ENG4416 - Time and Money in the American Novel
Time and money are two of the main forces that shape human ends. Our conception of time has a profound impact on how we understand ourselves, and on how we draw the boundary between the possible and the unreasonable. In a similar fashion, our collective understanding of money exerts a sharp influence on how we order our personal and communal lives.
This course will examine these two forces through the lens of literature. It will use the reading and analysis of a select group of American novels as a way of interrogating the links between time, money, and literature.
In this course, we will examine the ways in which novels work to naturalize or challenge social conceptions of time and money. More importantly, we will consider all the ways in which the reading of novels helps us reflect on the nature of time and money, and we will think about the way these reflections are connected to issues of race, sexuality, subjectivity, and community.
After completing this course, you:
- will have an understanding of the 20th century American novel, particularly in its modernist and postmodern forms,
- will have a working knowledge of textual analysis and its importance,
- will understand the close relationship between literary form and social form,
- will be familiar with post-structuralist and Marxist approaches to literary criticism.
Students who are admitted to study programmes at UiO must each semester register which courses and exams they wish to sign up for in Studentweb.
Students enrolled in other Master's Degree Programmes can, on application, be admitted to the course if this is cleared by their own study programme.
If you are not already enrolled as a student at UiO, please see our information about admission requirements and procedures.
The course has a capacity of 15 students. ILOS will not provide additional capacity if there are more applicants.
The examination in this course is not available for external candidates. Only students admitted to the course may sit for the examination.
Seminar, two hours per week for ten weeks, 20 hours in all.
Attendance is obligatory at least 8 out of 10 seminars. Additional absences must be justified by documentation given to the exam coordinator.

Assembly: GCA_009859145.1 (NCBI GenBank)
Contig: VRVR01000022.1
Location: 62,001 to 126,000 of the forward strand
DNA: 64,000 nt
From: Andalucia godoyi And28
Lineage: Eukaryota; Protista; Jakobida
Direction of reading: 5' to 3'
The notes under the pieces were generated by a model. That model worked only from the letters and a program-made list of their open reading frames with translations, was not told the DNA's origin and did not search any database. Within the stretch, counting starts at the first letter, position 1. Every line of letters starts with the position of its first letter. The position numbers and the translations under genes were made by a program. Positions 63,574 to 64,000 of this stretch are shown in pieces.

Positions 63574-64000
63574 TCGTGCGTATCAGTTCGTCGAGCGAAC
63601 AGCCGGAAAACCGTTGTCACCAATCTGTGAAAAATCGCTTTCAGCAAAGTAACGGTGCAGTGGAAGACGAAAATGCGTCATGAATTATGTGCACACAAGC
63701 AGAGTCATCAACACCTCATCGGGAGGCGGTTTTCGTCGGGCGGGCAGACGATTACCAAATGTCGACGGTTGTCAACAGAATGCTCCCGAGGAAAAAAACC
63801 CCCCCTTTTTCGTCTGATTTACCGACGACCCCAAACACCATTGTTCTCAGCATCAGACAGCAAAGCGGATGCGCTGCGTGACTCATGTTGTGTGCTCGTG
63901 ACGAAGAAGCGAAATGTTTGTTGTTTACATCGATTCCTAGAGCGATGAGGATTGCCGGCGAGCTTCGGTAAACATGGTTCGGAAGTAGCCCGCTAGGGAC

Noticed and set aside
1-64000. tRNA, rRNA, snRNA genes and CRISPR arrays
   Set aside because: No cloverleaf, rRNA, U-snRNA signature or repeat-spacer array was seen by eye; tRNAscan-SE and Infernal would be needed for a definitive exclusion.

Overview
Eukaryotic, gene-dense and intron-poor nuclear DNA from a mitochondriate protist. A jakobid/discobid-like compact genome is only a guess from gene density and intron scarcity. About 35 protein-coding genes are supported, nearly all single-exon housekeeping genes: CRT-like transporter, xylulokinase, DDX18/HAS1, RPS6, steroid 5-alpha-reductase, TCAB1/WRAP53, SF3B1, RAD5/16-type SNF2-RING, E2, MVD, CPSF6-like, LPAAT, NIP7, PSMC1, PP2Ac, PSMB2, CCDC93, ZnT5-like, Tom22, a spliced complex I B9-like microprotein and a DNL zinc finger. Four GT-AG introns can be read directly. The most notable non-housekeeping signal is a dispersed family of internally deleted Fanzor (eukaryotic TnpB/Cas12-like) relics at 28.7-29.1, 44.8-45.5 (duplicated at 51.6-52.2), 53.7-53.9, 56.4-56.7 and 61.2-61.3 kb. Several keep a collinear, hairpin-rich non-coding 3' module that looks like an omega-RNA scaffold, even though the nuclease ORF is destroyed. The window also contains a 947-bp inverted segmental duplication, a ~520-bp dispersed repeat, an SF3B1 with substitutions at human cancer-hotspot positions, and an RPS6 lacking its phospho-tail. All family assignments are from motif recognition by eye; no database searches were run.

You must also submit a paper of 5 pages which must be approved by the teacher in order to qualify for the exam.
All obligatory attendance and assignments are only valid the semester you attend the course.
The assessment of the course is based on a term paper of approximately ten pages (4000 words). This does not include references and bibliography.
The topic for the term paper will be decided by the teacher and the student together. You will be given an opportunity to submit a draft of the term paper and receive individual feedback on both the form and content of the draft.
Submit assignments in Inspera
You submit your assignment in the digital examination system Inspera. Read about how to submit assignments in Inspera.
Use of sources and citation
Language of examination
The examination text is given in English, and you submit your response in English.
Grades are awarded on a scale from A to F, where A is the best grade and F is a fail. Read more about the grading system.
Explanations and appeals
Withdrawal from an examination
It is possible to take the exam up to 3 times. If you withdraw from the exam after the deadline or during the exam, this will be counted as an examination attempt.
Special examination arrangements
Application form, deadline and requirements for special examination arrangements.
The course is subject to continuous evaluation. At regular intervals we also ask students to participate in a more comprehensive evaluation.